July 15, 2010
The Heart of a Realist
By MARK ATWOOD LAWRENCE
THROUGH THE HISTORY OF THE COLD WAR
The Correspondence of George F. Kennan and John Lukacs, New York Times
Edited by John Lukacs
276 pp. University of Pennsylvania Press. $39.95
When the former diplomat and Pulitzer Prize-winning writer George F. Kennan died in 2005, obituary writers were quick to proclaim him one of the most influential Americans of his age. By conceiving the “containment” strategy that guided United States foreign policy throughout the cold war, Kennan not only stamped his ideas on an entire era of the nation’s history but also, eulogists suggested, pointed the way to the ultimate American victory over Soviet Communism.
The curious thing about such praise is that Kennan himself vigorously disagreed. During his lifetime, he complained bitterly that the nation’s leaders had misunderstood his ideas and initiated a far more militaristic and dangerous confrontation with the Soviet Union than he ever intended. But Kennan’s unease with his place in American history ran deeper. Far from viewing himself as an epoch-defining figure, he spent much of his life feeling out of sync with both his country and his times.
This powerful sense of estrangement from mainstream America pervades “Through the History of the Cold War,” a gloomy but fascinating volume containing more than 200 letters exchanged by Kennan and John Lukacs over half a century. The correspondence began in 1952, when Lukacs, a Hungarian émigré who later became a prolific historian of modern Europe, wrote Kennan to commend his view that the United States needed to resist Soviet expansion through political and economic, rather than military, means. To Lukacs’s surprise, Kennan wrote back.
As their literary careers grew over the following decades, their letters ranged far beyond foreign affairs to history, philosophy and theology, giving their correspondence a weightier, more abstract tone as time passed. Lukacs’s admiration for Kennan led him to publish an elegiac biography of his friend in 2007 and then to set about editing their letters for a separate book. His goal with this collection, Lukacs explains in his introduction, was partly to pay tribute to Kennan and partly to lay out the idiosyncratic opinions that they shared.
The collection conveys their enormous erudition and (especially on Kennan’s side) stylistic brilliance. More than anything, though, the book poses anew, in an admirably lean and accessible way, a question that has long swirled around Kennan: What were the intellectual underpinnings of his insistence on a restrained, “realist” foreign policy that shunned bold efforts to remake the world in the American image?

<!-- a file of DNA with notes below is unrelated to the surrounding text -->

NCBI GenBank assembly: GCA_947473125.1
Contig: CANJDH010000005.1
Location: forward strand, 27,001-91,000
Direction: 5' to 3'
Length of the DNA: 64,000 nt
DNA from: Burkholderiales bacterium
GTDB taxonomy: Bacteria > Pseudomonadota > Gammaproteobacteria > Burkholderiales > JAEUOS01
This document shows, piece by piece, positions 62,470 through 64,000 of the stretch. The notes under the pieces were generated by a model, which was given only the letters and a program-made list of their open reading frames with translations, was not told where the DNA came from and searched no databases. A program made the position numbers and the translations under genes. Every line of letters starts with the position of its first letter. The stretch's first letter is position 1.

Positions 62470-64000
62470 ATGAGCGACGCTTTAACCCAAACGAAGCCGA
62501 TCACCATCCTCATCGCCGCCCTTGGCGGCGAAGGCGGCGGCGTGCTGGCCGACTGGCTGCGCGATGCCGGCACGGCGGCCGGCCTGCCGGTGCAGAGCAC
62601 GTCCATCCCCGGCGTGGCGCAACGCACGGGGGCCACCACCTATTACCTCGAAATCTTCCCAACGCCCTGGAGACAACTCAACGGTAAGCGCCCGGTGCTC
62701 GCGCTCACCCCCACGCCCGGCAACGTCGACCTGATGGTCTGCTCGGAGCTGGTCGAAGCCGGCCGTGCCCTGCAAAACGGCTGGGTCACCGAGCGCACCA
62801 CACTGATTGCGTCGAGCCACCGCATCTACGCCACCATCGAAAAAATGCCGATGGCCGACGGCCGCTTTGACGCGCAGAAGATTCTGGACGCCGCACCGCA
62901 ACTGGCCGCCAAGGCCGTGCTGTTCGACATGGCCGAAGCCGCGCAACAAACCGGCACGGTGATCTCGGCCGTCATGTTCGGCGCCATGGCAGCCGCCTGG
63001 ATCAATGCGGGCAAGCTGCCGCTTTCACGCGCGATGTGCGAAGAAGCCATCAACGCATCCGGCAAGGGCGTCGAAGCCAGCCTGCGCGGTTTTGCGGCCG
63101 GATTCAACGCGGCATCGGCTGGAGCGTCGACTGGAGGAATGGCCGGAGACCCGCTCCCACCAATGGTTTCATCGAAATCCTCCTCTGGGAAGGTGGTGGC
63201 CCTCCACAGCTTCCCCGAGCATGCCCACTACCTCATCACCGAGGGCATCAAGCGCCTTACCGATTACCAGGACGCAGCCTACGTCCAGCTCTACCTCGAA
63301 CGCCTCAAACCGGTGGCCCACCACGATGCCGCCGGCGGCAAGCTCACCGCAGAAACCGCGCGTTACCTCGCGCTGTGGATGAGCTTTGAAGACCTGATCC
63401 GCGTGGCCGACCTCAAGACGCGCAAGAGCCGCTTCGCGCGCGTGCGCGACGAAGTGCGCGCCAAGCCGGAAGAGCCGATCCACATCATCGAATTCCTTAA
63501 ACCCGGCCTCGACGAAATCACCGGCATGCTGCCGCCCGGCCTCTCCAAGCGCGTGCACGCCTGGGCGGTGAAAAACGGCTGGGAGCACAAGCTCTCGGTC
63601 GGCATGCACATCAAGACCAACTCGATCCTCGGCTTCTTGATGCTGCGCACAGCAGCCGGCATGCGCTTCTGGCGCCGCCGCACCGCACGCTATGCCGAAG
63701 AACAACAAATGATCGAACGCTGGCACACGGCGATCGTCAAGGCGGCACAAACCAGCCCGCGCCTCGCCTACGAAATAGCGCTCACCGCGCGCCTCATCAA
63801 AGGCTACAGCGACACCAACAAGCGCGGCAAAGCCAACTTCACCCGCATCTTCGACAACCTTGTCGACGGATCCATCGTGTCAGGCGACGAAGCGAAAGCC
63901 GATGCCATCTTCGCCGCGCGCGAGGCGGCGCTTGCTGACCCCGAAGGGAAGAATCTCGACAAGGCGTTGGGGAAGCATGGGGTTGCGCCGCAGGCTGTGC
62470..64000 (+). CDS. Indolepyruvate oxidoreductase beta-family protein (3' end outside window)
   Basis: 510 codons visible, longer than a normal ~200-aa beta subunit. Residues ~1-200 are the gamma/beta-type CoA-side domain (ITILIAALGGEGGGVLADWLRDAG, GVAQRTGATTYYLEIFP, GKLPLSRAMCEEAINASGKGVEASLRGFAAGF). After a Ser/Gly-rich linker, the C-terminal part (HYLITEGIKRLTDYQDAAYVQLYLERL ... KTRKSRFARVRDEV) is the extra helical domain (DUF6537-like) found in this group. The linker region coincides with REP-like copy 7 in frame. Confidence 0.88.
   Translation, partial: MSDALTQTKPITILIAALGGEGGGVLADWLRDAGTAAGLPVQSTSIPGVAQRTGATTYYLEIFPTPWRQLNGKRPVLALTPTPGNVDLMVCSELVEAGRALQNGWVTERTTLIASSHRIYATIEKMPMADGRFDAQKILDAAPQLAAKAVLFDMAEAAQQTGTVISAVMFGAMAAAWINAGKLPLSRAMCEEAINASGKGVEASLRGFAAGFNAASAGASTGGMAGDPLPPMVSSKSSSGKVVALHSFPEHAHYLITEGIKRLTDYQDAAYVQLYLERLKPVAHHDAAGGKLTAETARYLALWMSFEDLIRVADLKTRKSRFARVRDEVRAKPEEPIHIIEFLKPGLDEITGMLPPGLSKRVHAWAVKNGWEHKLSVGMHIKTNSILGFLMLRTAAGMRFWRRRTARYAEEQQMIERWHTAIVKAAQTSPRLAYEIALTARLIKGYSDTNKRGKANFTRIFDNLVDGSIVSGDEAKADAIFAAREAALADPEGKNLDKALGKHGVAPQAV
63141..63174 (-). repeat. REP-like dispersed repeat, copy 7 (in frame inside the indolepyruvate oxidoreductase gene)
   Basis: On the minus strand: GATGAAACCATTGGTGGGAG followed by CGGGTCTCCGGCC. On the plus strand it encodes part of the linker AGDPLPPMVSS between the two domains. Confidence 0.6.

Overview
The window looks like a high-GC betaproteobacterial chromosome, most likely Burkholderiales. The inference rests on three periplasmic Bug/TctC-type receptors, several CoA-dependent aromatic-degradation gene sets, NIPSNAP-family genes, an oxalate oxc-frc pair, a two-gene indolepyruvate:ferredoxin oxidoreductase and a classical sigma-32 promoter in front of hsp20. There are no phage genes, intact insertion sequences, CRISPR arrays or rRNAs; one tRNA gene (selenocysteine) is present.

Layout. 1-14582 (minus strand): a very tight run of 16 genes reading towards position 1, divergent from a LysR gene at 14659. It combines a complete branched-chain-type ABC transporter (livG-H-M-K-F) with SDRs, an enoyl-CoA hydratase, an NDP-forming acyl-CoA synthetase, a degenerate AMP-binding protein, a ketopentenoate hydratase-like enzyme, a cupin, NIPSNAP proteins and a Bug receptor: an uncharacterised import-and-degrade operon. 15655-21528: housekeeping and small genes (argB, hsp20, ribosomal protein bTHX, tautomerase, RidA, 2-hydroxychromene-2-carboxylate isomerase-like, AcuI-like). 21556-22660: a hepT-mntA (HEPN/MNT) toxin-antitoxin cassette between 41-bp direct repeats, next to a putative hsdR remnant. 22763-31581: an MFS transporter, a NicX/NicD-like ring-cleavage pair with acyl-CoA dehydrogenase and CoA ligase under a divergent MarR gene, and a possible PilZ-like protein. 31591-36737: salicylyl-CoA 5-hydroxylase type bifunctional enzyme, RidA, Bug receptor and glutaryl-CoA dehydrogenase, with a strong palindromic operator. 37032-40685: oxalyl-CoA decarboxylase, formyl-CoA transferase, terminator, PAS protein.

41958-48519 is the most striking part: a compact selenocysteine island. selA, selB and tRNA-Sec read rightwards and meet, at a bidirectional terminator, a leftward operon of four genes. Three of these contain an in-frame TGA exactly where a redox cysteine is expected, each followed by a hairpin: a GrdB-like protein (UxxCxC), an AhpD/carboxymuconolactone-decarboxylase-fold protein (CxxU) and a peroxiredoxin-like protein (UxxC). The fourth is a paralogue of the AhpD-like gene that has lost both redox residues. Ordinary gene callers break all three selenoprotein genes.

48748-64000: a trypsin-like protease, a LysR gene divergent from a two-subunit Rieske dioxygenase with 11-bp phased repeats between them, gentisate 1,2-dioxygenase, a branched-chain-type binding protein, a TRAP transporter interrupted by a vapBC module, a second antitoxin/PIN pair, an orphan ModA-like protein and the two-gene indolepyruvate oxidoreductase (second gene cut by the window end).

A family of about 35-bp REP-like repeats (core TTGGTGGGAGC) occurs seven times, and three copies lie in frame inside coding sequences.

One answer is surely Kennan’s inordinately pessimistic assessment of human capabilities to effect change on a grand scale. If the world managed to escape catastrophic war, he wrote in one characteristically dark letter in 1953, “it will not be because of ourselves but despite of ourselves: by virtue, that is, of the fact that we have so little, rather than so much, control over the course of events.” Mere randomness was, for Kennan, a better bet for a happy outcome than the conscious efforts of well-intentioned people. Even they, after all, were constrained by “man’s fallen state.”
But Kennan’s ideas about the United States’ role in the world also sprang from his particular disdain for American democracy. An unashamed elitist ill at ease with his own modest upbringing in Milwaukee, he viewed Americans as dangerously susceptible to the pedestrian tastes of the majority, unmoored as they were from the aristocratic sensibilities that Kennan considered the best hope for resisting mindless enthusiasms. If he doubted Americans’ abilities to act sensibly on the global stage during the early cold war, he grew even more skeptical in an era of mass communications and mounting immigration. The United States was, he wrote in 1984, “a politically unsuccessful and tragic country” that lay “always vulnerable to abuse and harassment at the hands of the dominant forces of the moment.”
Mark Atwood Lawrence teaches history at the University of Texas at Austin. His latest book is “The Vietnam War: A Concise International History.”